Coding, data journalism, coronal mass ejections and an interview on Norwegian Public Radio about why we should all be geeks. What’s happening to me?
I’m assuming this is some variation on a mid-life crisis, a need to reinvent myself and explore previously alien fields of knowledge. I can highly recommend it!
I was never anti-geek. In fact, I really liked maths and physics at school and about six years ago I did Maths A-level (just for the fun of it!!) But on the whole, I studied arts subjects, my degree is in Russian and I have no scientific/tech element to my life.
At school, I didn’t really divide subjects into Arts and Science. My classifications were more personal. There were subjects which involved washing-up at the end of class (art, chemistry, cookery, sometimes biology), subjects which involved drawing (art, biology, geography) and all the rest. I liked the subjects which were in the “all the rest” group whether it was Latin or Maths or English Lit. I disliked and did my best to avoid the ones which involved drawing and washing up. I think that’s an extremely sensible approach to managing your educational choices.
So, how geeky has my week been? I’ve done much more coding thanks to the Q&A discussion boards that have been added to each lesson at Codecademy. It’s frustrating for a total newbie like me to be just doing the exercises without really understanding the context and importance of each new concept. It’s also annoying when I make a mistake but can’t work out what I’ve done wrong. Chances are, somebody else will have exactly the same problem and has already asked the question in the relevant forum (just a click away from the actual lesson so super handy).
The answers others supply don’t always sort me out, but they usually do. The other plus is that the forum creates a sort of community around the lessons – which is nice!
With my head still ringing with arrays and substrings, I went down to Birmingham City University on Wednesday for a one day introduction to Data Journalism with Paul Bradshaw – expert on all things data, investigative and online. It was organised by the Centre for investigative Journalism.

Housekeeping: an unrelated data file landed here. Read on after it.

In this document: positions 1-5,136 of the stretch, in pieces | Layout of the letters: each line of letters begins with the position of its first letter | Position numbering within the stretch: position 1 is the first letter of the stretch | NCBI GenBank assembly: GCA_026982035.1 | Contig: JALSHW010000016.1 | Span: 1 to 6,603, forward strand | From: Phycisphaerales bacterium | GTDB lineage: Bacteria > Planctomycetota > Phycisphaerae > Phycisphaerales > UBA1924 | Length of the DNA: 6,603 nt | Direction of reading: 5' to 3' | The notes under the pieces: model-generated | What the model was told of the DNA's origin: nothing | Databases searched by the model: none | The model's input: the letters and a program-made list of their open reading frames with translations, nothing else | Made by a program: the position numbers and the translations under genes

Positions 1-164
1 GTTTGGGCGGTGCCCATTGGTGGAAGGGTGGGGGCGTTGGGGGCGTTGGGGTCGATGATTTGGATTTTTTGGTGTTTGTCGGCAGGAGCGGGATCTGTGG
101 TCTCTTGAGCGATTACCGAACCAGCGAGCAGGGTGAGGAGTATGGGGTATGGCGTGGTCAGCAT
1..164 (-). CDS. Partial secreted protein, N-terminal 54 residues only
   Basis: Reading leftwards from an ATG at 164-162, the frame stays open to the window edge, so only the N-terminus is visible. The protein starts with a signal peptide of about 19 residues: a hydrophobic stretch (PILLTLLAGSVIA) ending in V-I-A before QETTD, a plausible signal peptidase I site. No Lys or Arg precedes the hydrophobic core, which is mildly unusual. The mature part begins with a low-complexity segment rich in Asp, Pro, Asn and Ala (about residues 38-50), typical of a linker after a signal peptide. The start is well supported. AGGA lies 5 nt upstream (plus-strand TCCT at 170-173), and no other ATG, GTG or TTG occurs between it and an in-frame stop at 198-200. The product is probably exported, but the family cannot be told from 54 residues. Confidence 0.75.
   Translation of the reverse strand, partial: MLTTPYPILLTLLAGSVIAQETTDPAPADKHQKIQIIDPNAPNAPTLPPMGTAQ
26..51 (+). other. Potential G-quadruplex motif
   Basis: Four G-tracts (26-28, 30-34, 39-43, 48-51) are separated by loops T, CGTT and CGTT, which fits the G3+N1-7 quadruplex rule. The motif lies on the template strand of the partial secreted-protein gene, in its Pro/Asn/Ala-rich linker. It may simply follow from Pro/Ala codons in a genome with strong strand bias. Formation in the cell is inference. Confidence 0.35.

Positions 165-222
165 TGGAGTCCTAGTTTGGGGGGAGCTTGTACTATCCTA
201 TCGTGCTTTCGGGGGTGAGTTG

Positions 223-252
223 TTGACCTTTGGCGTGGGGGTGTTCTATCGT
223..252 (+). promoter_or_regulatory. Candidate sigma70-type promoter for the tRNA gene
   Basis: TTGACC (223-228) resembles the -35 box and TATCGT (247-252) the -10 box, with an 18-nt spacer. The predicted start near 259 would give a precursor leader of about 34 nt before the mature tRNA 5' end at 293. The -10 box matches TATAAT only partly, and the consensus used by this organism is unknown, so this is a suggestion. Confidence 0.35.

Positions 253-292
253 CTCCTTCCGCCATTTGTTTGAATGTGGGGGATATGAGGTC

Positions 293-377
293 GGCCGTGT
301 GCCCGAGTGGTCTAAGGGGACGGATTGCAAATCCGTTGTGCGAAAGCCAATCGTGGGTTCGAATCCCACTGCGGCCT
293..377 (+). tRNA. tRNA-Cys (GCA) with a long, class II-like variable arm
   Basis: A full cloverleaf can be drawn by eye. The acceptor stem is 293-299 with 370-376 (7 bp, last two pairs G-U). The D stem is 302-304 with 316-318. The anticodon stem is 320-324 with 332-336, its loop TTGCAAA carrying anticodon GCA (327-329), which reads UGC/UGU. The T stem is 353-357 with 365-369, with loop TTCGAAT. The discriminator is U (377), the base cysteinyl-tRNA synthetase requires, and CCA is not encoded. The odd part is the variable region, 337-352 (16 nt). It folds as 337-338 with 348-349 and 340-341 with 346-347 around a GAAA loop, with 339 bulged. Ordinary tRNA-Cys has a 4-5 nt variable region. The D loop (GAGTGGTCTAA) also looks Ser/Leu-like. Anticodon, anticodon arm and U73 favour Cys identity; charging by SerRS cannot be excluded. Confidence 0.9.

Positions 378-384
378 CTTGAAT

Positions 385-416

It’s a really important area of journalism these days that I know nothing about – extracting meaningful, journalistic information and ideas for investigations from big data sets. We were mainly working on a huge Excel file with information about Birmingham Council’s expenditure for November. I did genuinely get a buzz out of using formulae to work out how much an individual company was being paid as a percentage of overall council spending! And pivot tables are amazing. But it was a lot to take in so I need to invest some time playing with spreadsheets to see what I can come up with. I’ll be using Paul’s online notes to help me. They’re a useful resource for anyone interested in this area of journalism.
Much less hard work was the Manchester Girl Geeks Tea Party on Sunday. The space scientist, Dr Lucie Green, (you might have seen her chatting about the Sun with Prof Brian Cox on Stargazing last week) was giving a talk about her specialist area – Coronal Mass Ejections (there have been quite a few in recent days so it was very topical).
The ManchesterGeekGirls do monthly talks and events at the MadLab – an amazingly idiosyncratic workspace in Manchester’s Northern Quarter – and they’re aimed at bringing together women (and their families) who share an interest in STEM subjects (science, technology, engineering and maths.) I’m a bit of a fraud since I don’t really fall into that category; I’m just an enthusiastic outsider. But it was great fun. Lucie Green is a brilliant speaker, the standard of questions from even the children in the audience was impressive and everyone brought along sun-themed cakes to share afterwards!
It’s broadcast on Wednesday 25th January so make sure you tune in to NRK!